Saturday, February 21, 2015

A Fresh Start in a New Classroom

Kai attends a small, public therapeutic day school. For as long as he’s been attending, the school has had only one fifth-grade classroom with the same person teaching it, Miss S.

When Kai was in second grade, he went to Miss S’s class for math. Ever since then, he has been assuming that he would return to her class when he became a fifth grader himself.

This school year, the school had to open up a second fifth-grade classroom due to an unusually high number of students at that grade this year. Because this is a therapeutic school, the composition of students fluctuates as new kids get sent there while others return to their home school. This year there happened to be more fifth graders than they’ve ever had before.

Kai was placed in the “other” second grade classroom.

From the very beginning, he was not happy about it.

He complained about the teacher and other staff. He was unhappy that most of the kids he liked were not in his classroom.

I thought that this was a disappointment that he would just have to learn to deal with. In time, I figured, he would get used to the situation and everything would be fine.

His teacher certainly did everything she could to teach him. She was very dedicated and communicated well with us so that we felt a partnership.

Months passed, but Kai never did seem to get over his initial bad feelings. Every time he had a major incident, he lashed out about the staff, or moaned about how he had no friends and that no one liked him. We spoke to him constantly about how he had to accept responsibility for his own actions, that the staff wasn’t to blame, rather they were there to support and teach him. But no matter how much we said, he couldn’t seem to adjust his thinking.

As his incidents piled up, I was wondering if we would just write off the rest of the school year and hope to re-set when he went to middle school.

But with four months still left in his fifth grade year, it seemed too long of a time to just write off.

I wrote to the school principal and asked if she would consider moving Kai to the other fifth grade classroom. We had absolutely no issues with his teacher, but since Kai’s mindset seemed irrevocably negative, perhaps a new environment would give him a fresh start. Of course, I understood that there would be concerns about sending the wrong message that students could switch teachers whenever they wanted, so we would support her to make sure the right message was sent to Kai.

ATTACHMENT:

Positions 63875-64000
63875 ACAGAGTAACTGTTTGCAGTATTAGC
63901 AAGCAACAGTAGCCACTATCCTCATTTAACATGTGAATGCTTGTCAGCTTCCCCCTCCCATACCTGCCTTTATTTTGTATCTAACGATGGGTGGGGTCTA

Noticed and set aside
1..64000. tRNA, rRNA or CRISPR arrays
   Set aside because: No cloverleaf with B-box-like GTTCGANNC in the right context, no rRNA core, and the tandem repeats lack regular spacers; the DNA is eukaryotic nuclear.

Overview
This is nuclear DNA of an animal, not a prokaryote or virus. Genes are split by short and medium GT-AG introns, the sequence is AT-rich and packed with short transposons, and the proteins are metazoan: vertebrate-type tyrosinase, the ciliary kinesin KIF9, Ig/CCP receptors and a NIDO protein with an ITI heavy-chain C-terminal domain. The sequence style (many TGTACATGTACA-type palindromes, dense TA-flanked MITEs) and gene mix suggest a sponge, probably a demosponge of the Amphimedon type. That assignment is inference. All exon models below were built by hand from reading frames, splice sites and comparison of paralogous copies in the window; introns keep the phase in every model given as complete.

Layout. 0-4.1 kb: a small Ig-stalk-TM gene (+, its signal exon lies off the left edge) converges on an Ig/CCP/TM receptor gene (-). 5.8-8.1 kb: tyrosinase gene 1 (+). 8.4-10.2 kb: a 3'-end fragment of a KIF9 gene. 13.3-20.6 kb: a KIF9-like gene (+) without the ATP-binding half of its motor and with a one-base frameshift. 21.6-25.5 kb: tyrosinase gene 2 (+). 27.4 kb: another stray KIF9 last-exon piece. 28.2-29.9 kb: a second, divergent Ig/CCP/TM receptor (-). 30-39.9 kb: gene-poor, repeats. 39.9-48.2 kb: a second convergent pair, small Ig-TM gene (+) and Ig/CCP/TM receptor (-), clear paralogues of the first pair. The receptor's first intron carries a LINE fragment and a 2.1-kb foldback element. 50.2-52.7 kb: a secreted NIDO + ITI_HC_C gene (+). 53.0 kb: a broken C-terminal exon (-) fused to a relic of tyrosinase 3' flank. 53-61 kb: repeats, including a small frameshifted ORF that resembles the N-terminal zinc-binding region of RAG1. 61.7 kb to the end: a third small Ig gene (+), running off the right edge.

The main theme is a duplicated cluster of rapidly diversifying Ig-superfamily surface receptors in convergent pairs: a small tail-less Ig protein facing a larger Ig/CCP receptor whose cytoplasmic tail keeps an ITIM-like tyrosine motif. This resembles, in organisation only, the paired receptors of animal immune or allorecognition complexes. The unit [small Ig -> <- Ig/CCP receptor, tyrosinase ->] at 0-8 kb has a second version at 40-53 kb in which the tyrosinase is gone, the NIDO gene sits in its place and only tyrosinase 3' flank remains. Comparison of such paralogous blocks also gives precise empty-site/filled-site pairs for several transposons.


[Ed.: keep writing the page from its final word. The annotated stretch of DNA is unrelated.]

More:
I was very happy when the principal and her staff gave the matter serious consideration. They came back with a plan – Kai could switch classrooms if he could write an essay explaining why he should move.

It wouldn’t be easy for Kai. Writing is his most hated subject.

But he was happy to have an opportunity to state his case.

Over the next day, he outlined his thoughts and then put his ideas down in a letter to the principal. I was pleased that he came up with the thoughts on his own. The crux of his position was that he would stay safer and be more focused on schoolwork because he would have his friends in the new classroom to help support him.

The principal agreed to the classroom switch. Kai was very happy. I think just knowing he would be moving helped him to have four really good days in his last week in his old classroom.

This was Kai’s first week in his new room. Even though the change was something he wanted, we were nervous about how things would go as Kai generally takes time to adjust to new things. In his new classroom, Kai would not only have to get used to a new teacher and new classmates, but different routines, different order of subjects, and other changes.

On his first day, this past Tuesday, he scored a 100% on his school point sheet. He followed that up with a 96% on Wednesday, another 100% on Thursday, and an 89% and Student of the Week honors on Friday.

We have no illusions that this change of classrooms has suddenly eliminated all the issues with anger and frustration. We know that there will be difficult times.

But I do think that a positive mindset makes all the difference. It is great to see that Kai has gotten off to a good start in his new classroom. Hopefully, he will maintain his new positive outlook and continue to stay safe and perform well.


  1. Wow...aren't you glad you wrote the principal? It never hurts to ask! I hope the good behavior continues and Kai can finish off this year with much better marks! yay!

    1. Kai's school has always been good about listening to parents' concerns and trying to be flexible, but I wasn't sure they would agree to something like this. I didn't make this request lightly, but it seemed like Kai's mindset in the other classroom would not change. So, yes, I'm glad I asked!

  2. WOW I am so impressed that they asked him to write a letter
    And I am SO impressed that he wrote a persuasive letter
    Such progress !
    WTG Kai

    1. He has made progress with his writing. He still has a lot of room for improvement, but he has come further than I thought he would.

  3. Excellent, the school did their job. There is no way a school can demand flexibility in their students if they don't lead the way. Everyone won in this scenario. Good for kai for writing an effective essay. Good for you for seeking a solution.

    1. Yes, I think it was a win-win. Great that the school was so flexible.


Related Posts Plugin for WordPress, Blogger...